These pictures were made by starting with a square, finding the half-way point on each side and joining those points up. You could investigate your own starting shape.

Choose the size of your pegboard and the shapes you can make. Can you work out the strategies needed to block your opponent?

Polygons drawn on square dotty paper have dots on their perimeter (p) and often internal (i) ones as well. Find a relationship between p, i and the area of the polygons.

Use the isometric grid paper to find the different polygons.

What's the greatest number of sides a polygon on a dotty grid could have?

What shape and size of drinks mat is best for flipping and catching?

Have you ever noticed the patterns in car wheel trims? These questions will make you look at car wheels in a different way!

Can you prove that the sum of the distances of any point inside a square from its sides is always equal (half the perimeter)? Can you prove it to be true for a rectangle or a hexagon?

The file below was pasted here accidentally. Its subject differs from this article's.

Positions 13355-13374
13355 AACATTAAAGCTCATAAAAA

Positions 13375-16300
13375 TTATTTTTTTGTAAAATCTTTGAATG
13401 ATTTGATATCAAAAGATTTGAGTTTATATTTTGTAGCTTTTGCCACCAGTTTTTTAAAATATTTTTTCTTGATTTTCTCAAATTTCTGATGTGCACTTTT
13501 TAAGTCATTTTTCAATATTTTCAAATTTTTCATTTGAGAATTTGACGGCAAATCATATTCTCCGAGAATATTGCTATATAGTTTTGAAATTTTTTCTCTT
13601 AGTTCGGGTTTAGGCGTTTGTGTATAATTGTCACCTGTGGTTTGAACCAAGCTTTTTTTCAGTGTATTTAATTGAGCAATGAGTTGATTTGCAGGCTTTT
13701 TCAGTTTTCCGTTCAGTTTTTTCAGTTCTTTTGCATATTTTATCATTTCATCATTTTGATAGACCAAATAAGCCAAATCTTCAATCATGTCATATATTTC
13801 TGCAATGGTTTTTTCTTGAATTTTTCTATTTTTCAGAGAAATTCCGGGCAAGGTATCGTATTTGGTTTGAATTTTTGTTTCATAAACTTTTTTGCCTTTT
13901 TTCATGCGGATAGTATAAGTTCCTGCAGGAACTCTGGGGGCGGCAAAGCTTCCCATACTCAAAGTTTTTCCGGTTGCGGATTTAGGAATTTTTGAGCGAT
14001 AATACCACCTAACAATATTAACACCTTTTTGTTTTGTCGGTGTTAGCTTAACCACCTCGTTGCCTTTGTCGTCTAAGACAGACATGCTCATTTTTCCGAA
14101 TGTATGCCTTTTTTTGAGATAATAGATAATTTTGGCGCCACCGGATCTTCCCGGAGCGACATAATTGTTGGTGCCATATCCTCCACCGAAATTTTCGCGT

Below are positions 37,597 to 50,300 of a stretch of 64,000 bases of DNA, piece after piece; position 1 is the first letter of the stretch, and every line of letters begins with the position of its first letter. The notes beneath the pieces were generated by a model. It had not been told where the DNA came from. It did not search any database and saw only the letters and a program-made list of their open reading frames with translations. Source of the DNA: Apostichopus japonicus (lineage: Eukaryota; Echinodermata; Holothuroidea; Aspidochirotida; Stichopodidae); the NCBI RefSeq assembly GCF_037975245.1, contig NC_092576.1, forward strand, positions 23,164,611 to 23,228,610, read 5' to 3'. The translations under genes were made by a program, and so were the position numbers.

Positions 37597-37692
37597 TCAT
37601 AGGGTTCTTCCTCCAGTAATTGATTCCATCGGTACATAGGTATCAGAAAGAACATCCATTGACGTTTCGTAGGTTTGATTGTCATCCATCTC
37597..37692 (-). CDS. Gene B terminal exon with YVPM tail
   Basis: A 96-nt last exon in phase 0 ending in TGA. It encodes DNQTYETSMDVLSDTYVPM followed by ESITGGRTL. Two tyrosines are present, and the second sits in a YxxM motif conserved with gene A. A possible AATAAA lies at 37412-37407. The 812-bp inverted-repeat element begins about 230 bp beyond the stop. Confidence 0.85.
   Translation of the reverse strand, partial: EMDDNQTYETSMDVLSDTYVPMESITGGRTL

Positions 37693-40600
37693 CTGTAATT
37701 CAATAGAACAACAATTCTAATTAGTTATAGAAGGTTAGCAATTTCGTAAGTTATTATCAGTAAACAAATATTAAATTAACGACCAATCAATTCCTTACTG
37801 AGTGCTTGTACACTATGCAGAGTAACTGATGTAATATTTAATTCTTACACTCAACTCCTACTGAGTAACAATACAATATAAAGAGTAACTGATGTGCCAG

What mathematical words can be used to describe this floor covering? How many different shapes can you see inside this photograph?

Read about David Hilbert who proved that any polygon could be cut up into a certain number of pieces that could be put back together to form any other polygon of equal area.

What shaped overlaps can you make with two circles which are the same size? What shapes are 'left over'? What shapes can you make when the circles are different sizes?

Remember that you want someone following behind you to see where you went. Can yo work out how these patterns were created and recreate them?

How can these shapes be cut in half to make two shapes the same shape and size? Can you find more than one way to do it?

The image in this problem is part of a piece of equipment found in the playground of a school. How would you describe it to someone over the phone?

Draw a pentagon with all the diagonals. This is called a pentagram. How many diagonals are there? How many diagonals are there in a hexagram, heptagram, ... Does any pattern occur when looking at. . . .

Find the ratio of the outer shaded area to the inner area for a six pointed star and an eight pointed star.